Have any grand but unfocused ambitions? How about any half-finished projects clogging up your garage?
Send them to Merced. That’s what the state of California does.
Perhaps this is because it’s so convenient: a city of 83,000 people in the center of the San Joaquin Valley. Whatever the reason, Merced is taking on a role as the self-storage unit for California’s abandoned dreams.
Earlier this month, Gov. Gavin Newsom turned to Merced as he decided to slow the state’s high-speed rail project. In his state of the state speech, the governor said there wasn’t enough money to complete the first phase, from Los Angeles to San Francisco. At least not yet. So Newsom declared high-speed rail would run from Bakersfield to at Merced.
The governor soon faced an onslaught of criticism, including an effort by President Trump to claw back rail funding. The governor has since claimed he’s still committed to the entire statewide project.
High-speed rail was first proposed in the 1980s. In 1996, the state created a high-speed rail authority. In 2008, voters approved a bond to fund part of its cost, and in 2009, the feds gave the project a couple extra billions via the stimulus act. But in 2019, this state-of-the-art transit system might only reach Merced. A Bay Area-based rail system called Altamont Commuter Express also is scheduled to reach Merced, but not until 2026.
Merced could use the help – it suffered the largest drop in home values in the nation during the Great Recession. But the city has done well with another state project – the University of California, Merced, though that’s a long story, too.
The UC announced it would open a 10th campus in 1988. But not until 1995 was Merced announced as the location. Due to budget politics and environmental litigation, UC Merced didn’t open until 2005. Only now does the campus feel like it’s ramping up with a project to double its size, add research labs and fitness facilities, and accommodate 10,000 students by 2020 gets under way.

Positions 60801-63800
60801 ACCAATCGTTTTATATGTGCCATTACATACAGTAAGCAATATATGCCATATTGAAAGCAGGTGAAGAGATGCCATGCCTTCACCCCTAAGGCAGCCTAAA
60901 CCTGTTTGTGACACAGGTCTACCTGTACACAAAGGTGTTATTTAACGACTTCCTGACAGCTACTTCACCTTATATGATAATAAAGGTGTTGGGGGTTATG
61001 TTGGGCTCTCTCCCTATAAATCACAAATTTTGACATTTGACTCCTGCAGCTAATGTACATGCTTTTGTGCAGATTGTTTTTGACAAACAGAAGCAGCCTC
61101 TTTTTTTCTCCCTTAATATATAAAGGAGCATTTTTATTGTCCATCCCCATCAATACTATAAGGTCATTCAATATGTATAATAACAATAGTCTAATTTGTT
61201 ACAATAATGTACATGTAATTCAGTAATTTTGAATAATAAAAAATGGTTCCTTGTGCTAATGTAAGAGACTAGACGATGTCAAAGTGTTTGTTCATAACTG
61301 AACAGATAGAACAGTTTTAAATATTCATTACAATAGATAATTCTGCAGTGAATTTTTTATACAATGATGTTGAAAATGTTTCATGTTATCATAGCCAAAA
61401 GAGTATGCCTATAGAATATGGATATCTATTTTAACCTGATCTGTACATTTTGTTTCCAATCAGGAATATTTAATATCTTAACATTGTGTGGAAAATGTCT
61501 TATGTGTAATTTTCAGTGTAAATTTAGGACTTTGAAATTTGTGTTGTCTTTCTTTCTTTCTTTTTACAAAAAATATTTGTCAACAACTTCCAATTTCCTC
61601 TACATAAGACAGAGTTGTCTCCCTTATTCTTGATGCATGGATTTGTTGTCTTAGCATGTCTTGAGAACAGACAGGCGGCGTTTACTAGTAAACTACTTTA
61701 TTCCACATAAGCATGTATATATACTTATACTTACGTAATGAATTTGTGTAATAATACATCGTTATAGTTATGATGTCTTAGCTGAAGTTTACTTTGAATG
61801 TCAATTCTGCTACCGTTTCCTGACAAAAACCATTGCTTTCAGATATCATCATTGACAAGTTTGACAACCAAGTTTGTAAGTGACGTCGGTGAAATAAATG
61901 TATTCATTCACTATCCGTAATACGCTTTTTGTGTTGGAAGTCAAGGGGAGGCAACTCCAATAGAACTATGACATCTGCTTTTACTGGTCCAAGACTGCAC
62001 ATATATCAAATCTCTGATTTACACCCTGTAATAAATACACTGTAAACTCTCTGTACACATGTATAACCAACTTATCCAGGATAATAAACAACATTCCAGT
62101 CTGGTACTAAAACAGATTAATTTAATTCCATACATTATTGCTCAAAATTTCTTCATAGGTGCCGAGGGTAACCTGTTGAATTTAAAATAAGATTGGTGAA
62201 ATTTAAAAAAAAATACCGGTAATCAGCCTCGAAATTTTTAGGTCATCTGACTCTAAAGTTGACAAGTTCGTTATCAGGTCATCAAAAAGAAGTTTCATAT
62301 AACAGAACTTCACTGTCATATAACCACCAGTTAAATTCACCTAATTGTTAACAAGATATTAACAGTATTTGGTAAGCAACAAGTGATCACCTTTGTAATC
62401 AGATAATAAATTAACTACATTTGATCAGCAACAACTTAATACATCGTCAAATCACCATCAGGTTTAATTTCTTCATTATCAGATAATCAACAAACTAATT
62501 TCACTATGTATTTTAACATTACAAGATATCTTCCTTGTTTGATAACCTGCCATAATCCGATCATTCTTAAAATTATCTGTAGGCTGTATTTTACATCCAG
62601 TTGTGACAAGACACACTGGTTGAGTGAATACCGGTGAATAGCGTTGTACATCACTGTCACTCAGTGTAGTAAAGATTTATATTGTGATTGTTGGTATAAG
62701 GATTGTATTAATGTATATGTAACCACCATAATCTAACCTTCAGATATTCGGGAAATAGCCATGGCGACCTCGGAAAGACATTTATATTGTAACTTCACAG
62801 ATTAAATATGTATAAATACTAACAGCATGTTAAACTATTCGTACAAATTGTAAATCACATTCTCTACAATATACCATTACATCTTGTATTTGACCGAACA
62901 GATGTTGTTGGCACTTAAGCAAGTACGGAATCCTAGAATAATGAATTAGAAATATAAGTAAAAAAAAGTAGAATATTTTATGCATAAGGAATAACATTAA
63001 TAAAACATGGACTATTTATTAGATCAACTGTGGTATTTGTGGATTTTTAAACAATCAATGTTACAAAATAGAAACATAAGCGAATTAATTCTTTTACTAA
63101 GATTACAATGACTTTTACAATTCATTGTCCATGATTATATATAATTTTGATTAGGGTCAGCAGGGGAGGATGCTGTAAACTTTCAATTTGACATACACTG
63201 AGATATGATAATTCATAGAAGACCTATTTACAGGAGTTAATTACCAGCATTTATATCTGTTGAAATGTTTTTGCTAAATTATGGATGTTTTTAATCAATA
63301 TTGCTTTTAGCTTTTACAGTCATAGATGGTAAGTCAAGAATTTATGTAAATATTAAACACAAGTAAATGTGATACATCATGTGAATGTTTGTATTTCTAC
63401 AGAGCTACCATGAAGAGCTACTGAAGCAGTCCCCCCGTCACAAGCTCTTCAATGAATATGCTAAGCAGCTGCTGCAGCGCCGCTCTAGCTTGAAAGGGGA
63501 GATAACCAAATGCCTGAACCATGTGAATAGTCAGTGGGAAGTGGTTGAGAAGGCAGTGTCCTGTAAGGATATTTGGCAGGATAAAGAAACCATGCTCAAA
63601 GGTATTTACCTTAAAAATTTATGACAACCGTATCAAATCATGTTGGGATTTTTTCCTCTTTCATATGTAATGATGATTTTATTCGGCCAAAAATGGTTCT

The best news is that the city of Merced is feeling some benefits.
In addition to expanding its main campus on the city outskirts, the university has also expanded downtown, first by renting space and then, last year, by opening a $45 million Downtown Campus Center that consolidates its business functions. The building, and the new spending from university workers, has inspired new investment in downtown that includes a hotel and a renovation of The Mainzer, a historic theater.
UC Merced’s downtown center is a short walk to the likely site of its high-speed rail station, where Martin Luther King Jr. Way meets State Route 99. From that spot, it’s possible to imagine Merced as a model 21st century crossroads, with integrated transit that gives educated workers a way to get to meetings and even jobs on the coast, while reducing greenhouse gases. Merced’s relatively cheap land and lower cost of living might attract more people looking for housing, and its university could double or triple in size, radically raising Central Valley education levels.
But for all that to happen, high-speed rail would have to continue past Merced into the Bay Area; California universities would have to transform themselves radically into larger and more generous institutions, and the state would have to provide the foresight, strategic planning and solid funding that makes big projects possible.
A more likely outcome: California can’t finish building the future it promises, so Merced must keep taking what it can get.
Joe Mathews writes the Connecting California column for Zócalo Public Square.